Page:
(You can find out our progress with this project by following our Site Diary here.)
We first became aware of this feature when Steven Twigg (formally of STAG – South Trafford Archaeology Group) contacted us with an aerial image in 2019. The crop mark shows up quite clearly as a dark green circle and seems to represent a circular ditch around 40m in diameter. Viewing various other aerial images spanning a number of years confirmed the mark to be more than just a temporary agricultural feature.
The size of the circle would suggest something prehistoric and probably older than Iron Age as it is certainly bigger than a roundhouse. The LiDAR image however revealed the site to have a shallow mound in the centre. This would suggest a Bronze Age barrow (similar sized ones can be seen at Normanton Down in Wiltshire). Its central mound and continuous surrounding ditch would suggest a Type 2 Bowl Barrow as classified by Historic England. (ref)
Other features are also noted on the LiDAR image. About 230m to the south on the other side of the road leading to Gorses Farm, another circular mound can be seen. This is quite visible on the ground, but its size would suggest that it’s a natural feature probably a product of glacial activity. A linear feature runs for 370m (or perhaps more) diagonally to the northwest just 50m north of the ring ditch feature. This feature seems to relate to an old field boundary which is shown on early maps.
The site lies in an open field which gently slopes towards the east. From the site, there are extensive views over the fields towards Bolton to the east (its football stadium can be seen in the distance lying at the foot of Winter Hill). In the middle distance, Borsdane Brook runs from north forming the boundary of the Wigan Metro Borough. On our first site visit, we were able to talk to the landowner who showed great interest and allowed us to wander over the field. We attempted drone imaging, but this failed to detect anything. However, the shallow mound was just about discernible on the ground.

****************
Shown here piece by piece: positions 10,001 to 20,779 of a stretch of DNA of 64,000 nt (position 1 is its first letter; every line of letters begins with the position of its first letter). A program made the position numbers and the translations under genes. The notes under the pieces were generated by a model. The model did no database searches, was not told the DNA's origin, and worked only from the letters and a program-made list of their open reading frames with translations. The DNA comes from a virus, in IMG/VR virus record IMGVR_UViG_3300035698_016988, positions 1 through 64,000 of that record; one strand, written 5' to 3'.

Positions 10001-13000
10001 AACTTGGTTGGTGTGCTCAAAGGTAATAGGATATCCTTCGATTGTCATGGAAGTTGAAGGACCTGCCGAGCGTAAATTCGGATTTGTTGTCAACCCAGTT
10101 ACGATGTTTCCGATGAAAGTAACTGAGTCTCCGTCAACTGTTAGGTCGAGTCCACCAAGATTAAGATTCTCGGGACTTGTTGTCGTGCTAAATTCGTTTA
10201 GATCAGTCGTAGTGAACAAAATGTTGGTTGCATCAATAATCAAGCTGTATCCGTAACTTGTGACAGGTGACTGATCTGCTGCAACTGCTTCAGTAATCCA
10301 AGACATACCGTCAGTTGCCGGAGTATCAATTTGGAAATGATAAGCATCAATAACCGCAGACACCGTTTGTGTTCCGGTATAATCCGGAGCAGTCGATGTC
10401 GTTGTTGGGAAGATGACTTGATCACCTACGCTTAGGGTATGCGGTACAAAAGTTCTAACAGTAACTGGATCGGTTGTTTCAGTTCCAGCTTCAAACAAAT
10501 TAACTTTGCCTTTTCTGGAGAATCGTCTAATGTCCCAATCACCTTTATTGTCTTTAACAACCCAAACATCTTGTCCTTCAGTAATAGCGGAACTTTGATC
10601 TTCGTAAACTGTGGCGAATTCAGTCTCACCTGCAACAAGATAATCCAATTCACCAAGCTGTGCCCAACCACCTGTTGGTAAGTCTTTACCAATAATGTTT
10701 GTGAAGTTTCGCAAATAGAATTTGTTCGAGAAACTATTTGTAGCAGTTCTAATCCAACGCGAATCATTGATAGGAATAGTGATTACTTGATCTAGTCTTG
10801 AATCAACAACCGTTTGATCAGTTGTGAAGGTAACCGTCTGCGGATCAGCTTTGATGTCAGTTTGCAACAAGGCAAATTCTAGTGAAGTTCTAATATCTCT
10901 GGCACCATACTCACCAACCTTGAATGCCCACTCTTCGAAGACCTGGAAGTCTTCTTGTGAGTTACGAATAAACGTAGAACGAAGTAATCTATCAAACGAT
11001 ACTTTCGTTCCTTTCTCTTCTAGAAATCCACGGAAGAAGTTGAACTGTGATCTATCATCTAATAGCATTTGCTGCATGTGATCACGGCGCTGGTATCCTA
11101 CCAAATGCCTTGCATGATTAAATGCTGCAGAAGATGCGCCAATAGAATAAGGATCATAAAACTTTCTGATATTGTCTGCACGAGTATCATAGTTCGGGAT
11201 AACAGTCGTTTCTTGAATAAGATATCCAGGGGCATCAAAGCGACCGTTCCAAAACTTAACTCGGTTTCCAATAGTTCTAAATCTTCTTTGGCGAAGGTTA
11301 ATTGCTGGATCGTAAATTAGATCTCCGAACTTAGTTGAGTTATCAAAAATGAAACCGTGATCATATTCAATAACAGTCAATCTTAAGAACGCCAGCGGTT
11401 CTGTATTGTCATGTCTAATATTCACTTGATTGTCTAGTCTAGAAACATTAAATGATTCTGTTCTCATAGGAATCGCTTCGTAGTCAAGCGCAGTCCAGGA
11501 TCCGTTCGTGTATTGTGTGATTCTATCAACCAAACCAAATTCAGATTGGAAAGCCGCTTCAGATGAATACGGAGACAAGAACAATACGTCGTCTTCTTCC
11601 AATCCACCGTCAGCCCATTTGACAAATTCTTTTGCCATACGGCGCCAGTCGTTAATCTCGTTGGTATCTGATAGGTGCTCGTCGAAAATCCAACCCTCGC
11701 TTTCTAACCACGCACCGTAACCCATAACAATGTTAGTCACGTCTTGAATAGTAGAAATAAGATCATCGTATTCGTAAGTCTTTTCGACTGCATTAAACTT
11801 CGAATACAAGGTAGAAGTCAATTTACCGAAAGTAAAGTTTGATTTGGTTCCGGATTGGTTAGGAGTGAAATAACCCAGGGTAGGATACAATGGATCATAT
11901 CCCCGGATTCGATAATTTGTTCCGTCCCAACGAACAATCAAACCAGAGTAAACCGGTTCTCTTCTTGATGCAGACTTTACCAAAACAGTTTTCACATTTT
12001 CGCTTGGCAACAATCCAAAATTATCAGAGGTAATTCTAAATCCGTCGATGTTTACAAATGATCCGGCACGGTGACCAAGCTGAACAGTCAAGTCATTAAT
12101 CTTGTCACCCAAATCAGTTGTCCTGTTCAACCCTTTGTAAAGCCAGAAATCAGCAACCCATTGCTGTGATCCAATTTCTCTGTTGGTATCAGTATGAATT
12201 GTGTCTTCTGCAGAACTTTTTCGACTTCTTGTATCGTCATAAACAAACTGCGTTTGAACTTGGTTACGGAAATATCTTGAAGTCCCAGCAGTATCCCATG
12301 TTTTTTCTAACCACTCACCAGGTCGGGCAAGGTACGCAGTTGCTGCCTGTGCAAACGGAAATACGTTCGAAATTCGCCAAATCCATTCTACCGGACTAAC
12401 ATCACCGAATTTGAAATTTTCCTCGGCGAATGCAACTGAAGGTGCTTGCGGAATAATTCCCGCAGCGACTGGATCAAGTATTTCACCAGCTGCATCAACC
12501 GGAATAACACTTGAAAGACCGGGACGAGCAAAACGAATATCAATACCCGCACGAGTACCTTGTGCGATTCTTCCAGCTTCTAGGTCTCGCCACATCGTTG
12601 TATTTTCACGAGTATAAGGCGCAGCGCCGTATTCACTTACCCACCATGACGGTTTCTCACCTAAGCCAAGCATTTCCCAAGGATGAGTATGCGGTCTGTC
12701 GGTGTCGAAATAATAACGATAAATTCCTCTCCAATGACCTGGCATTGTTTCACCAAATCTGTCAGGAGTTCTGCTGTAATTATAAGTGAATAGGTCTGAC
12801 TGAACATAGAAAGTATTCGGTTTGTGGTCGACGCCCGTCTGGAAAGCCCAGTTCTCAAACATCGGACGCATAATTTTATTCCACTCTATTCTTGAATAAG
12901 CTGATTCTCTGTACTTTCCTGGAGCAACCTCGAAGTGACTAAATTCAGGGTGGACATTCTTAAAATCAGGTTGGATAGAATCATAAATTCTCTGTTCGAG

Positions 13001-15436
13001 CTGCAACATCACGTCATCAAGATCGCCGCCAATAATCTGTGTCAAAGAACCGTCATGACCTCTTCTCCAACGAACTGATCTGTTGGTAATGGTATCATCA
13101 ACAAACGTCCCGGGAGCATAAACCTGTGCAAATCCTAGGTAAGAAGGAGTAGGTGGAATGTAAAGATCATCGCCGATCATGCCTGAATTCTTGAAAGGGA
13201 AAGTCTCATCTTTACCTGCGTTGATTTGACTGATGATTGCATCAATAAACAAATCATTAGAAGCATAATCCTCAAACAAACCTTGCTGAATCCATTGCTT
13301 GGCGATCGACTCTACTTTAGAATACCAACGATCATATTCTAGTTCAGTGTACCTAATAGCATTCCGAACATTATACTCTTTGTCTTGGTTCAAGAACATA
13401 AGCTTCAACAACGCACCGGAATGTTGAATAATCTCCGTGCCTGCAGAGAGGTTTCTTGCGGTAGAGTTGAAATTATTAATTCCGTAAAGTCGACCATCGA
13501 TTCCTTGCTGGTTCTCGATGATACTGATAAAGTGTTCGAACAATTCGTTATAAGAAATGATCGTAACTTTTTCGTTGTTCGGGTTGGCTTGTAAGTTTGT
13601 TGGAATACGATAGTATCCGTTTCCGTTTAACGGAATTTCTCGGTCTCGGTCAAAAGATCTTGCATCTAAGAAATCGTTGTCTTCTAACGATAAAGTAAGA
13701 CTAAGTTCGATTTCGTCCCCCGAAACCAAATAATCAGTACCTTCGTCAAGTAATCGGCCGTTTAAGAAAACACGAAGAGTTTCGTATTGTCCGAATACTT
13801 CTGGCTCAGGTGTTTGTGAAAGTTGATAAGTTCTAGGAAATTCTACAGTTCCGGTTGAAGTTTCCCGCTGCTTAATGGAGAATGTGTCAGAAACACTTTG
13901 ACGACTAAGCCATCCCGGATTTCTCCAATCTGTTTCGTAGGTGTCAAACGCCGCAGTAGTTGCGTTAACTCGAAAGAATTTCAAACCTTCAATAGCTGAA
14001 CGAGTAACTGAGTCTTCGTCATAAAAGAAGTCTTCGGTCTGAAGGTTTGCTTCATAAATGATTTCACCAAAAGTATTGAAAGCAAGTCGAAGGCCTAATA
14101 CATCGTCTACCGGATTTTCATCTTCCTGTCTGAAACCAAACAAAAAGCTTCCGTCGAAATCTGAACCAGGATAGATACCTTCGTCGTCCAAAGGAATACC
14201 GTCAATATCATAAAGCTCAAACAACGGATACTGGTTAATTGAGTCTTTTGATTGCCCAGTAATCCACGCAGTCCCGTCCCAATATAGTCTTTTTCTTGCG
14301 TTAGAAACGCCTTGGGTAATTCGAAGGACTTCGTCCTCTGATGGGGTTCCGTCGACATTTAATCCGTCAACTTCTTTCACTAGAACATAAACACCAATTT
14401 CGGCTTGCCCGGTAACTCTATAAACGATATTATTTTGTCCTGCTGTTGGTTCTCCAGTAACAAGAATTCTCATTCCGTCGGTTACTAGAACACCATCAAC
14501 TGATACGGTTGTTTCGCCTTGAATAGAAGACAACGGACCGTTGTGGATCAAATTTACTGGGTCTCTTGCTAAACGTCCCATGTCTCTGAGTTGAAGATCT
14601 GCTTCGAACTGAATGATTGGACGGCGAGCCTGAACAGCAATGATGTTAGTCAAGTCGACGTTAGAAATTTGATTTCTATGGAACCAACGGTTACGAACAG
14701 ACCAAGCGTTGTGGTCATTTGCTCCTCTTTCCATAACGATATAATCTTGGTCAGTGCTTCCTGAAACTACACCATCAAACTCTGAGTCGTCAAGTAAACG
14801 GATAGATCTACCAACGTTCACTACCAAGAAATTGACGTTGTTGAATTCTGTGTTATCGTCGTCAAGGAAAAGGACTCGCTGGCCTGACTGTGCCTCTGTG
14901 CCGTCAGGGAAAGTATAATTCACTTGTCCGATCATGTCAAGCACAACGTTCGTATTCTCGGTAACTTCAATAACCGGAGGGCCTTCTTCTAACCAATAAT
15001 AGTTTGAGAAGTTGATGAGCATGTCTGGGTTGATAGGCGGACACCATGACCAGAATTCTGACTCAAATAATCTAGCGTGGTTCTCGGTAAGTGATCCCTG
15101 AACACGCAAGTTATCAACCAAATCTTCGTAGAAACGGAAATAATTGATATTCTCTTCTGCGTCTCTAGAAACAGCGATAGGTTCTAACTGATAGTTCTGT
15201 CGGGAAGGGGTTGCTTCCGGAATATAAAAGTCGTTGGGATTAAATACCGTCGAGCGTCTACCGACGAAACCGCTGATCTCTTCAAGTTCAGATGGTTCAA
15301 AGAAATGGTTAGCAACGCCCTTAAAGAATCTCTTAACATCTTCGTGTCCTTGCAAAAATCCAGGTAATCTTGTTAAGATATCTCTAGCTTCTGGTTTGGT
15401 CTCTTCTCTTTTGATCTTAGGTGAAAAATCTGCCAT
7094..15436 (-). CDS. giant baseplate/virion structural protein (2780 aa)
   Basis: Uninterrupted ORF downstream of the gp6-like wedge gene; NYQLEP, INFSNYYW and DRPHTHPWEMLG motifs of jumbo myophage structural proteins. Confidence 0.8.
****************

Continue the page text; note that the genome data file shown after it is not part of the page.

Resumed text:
In May 2021 Chris Drabble carried out a comprehensive aerial drone survey. This revealed a dry central circular area 23m diameter rising to a height of 1.4m and surrounded by a further damper area 6.5m wide. This seemed to confirm that the feature is man-made (Drabble, 2021).
In the Autumn of 2021, we carried out a resistivity survey of the site with very encouraging results as reported in our October Newsletter (No.246). Our two scans covered an area 50m x 46m and revealed the existence of below-ground archaeology in the form of a huge circular feature with central targets and possible outer bank in the southwest corner.
The next step would be to carry out some form of excavation but first we needed a Project Plan to know how this will be undertaken by setting out our aims and objectives and formulating a methodology. It is envisaged that excavations would be carried out in phases, the first phase being an exploratory trial trench (no more than 2m x 11m) across a section of the circular feature. The suggested position would cover a rare area where both crop marks from Google Earth and ESRI more or less coincide with the result from our resistivity survey.
You can find out our progress with this project by following our Site Diary here.